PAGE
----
I rarely comment on news stories immediately and certainly not when I first need to understand a long legal text. Now I have digested the Ontario Court of Appeal’s decision to uphold the 2010 decision of Superior Court Judge Susan Himel. Representatives of the government appealed her decision last June, and it has taken all this time for the Court of Appeal to make their own decision, which upholds Himel’s only in part. All five judges did agree with Himel that key prohibitions should be struck from prostitution law: operating a brothel, working together with others and the old idea of ‘living off’ someone else’s sex work (except in genuinely coercive situations). But the court didn’t uphold one of Himel’s decisions, to allow solicitation – or ‘communication’ – in the street. This is a backward step.
Canadian law before Himel was typical in allowing the sale of sex but surrounding the act with prohibitions, making it easy for workers to be arrested and harassed by police (as I discussed the other day in reference to London and the Olympic Games).
The recent decision removing obstructions from the act of selling sex in indoors, organised places, but not outdoors, is just what many business owners want and some patriarchally-inclined commentators recommend, the argument being that street prostitution is too much of a nuisance in neighbourhoods where it happens, and is overly associated with drug use and violence. This special treatment shows class, race, ethnicity, age and gender-identity bias, specially penalising those who already suffer worse marginalisation. These cards for a Mayfair venue show the image businesses love to project.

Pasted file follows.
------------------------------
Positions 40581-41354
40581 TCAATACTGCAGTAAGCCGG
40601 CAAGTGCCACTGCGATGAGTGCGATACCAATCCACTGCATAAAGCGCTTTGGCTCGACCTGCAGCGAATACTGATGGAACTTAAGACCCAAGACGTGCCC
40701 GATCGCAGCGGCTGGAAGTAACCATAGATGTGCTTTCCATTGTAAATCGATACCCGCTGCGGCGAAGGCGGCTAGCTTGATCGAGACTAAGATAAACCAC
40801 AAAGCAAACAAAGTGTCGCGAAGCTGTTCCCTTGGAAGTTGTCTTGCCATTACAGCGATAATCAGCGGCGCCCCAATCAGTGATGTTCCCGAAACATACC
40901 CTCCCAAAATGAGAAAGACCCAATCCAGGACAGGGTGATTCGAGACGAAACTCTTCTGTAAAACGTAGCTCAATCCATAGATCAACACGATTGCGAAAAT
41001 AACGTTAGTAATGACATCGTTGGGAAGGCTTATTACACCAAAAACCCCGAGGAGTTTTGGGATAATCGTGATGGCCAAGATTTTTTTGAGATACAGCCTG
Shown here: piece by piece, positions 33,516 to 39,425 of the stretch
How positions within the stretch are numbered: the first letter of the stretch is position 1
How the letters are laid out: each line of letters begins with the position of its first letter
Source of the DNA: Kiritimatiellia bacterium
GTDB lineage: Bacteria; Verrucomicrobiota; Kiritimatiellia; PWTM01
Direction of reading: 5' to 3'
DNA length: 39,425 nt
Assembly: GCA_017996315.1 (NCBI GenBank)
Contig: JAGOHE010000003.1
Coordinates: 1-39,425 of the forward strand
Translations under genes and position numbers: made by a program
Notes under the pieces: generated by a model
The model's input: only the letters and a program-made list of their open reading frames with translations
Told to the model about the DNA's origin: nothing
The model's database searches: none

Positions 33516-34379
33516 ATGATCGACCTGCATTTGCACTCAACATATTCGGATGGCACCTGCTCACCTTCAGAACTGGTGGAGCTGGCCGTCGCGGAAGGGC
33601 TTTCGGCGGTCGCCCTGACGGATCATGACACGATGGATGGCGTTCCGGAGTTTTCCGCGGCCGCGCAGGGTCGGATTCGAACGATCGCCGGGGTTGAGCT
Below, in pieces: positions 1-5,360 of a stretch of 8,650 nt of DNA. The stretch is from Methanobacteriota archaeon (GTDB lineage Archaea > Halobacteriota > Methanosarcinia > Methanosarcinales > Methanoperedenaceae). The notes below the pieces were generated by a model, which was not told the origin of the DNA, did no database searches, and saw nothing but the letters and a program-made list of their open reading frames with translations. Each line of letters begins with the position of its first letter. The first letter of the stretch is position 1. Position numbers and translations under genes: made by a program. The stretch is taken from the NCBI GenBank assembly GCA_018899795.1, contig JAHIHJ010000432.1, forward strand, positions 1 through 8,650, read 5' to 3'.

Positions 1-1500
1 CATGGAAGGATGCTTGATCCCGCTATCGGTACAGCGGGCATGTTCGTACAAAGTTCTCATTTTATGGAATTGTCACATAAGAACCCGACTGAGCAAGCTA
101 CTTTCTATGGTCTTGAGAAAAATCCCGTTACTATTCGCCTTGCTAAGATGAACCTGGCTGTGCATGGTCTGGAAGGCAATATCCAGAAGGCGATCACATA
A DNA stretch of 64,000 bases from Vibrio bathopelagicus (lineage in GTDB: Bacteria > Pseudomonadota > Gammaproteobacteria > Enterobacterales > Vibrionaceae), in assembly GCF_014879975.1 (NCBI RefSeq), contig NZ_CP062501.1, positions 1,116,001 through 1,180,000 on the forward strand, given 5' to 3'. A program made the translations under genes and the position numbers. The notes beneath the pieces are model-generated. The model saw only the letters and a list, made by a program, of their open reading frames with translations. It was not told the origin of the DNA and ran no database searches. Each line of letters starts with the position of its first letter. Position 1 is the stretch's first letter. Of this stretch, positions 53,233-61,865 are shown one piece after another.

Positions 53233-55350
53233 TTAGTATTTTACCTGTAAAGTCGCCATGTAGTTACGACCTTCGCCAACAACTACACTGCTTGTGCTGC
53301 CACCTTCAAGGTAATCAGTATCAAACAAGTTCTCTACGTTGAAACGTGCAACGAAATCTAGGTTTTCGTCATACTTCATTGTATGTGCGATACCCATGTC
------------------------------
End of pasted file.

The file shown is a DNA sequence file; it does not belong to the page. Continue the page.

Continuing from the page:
The court reasoned that if sex work is made legal in businesses and groups indoors, street workers can move inside – which the judges must know isn’t true even if they don’t admit it. Many street workers won’t be able to pass the hiring process; for instance, if employers want the prettiest people by mainstream standards, the youngest-looking people, the stereotypically feminine-looking people, those that don’t use drugs or whatever other prejudice they have. And to work in a group without such a boss requires belonging to a social network where at least one person has the organisational skills to set the group up, which also excludes many.
Quantitatively street prostitution occupies a minor position within the sex industry; researchers everywhere have been estimating it’s not greater than 10% of the whole for decades. But that doesn’t mean it is dying out: some people prefer the flexibility of working in the street and others fall into it as a way to survive. But is there a right to sell in the street? Urban planners, upwardly mobile home owners, politicians and numerous others think there is not; they want inner cities to look more middle-class. Those who spend time with street sex workers sometimes wind up as abolitionists and sometimes as proponents of harm reduction. Tolerance zones for street-walking are proposed and opposed constantly, everywhere.
The Court of Appeal judges were split on this issue: the majority (three) saying soliciting should not be allowed and the minority (two) saying it should. Meanwhile, sex workers are in the uncomfortable position of wanting to celebrate, but that reaction looks insensitive towards those who work in the street. In the movement for sex workers’ rights, solidarity between different sorts of workers is highly valued and divisiveness not appreciated. Both sides of the case are likely to appeal to the Supreme Court – so onward and upward.
Thanks to John Lowman for help wading through the legal texts.
Other links of interest:
–Laura Agustín, the Naked Anthropologist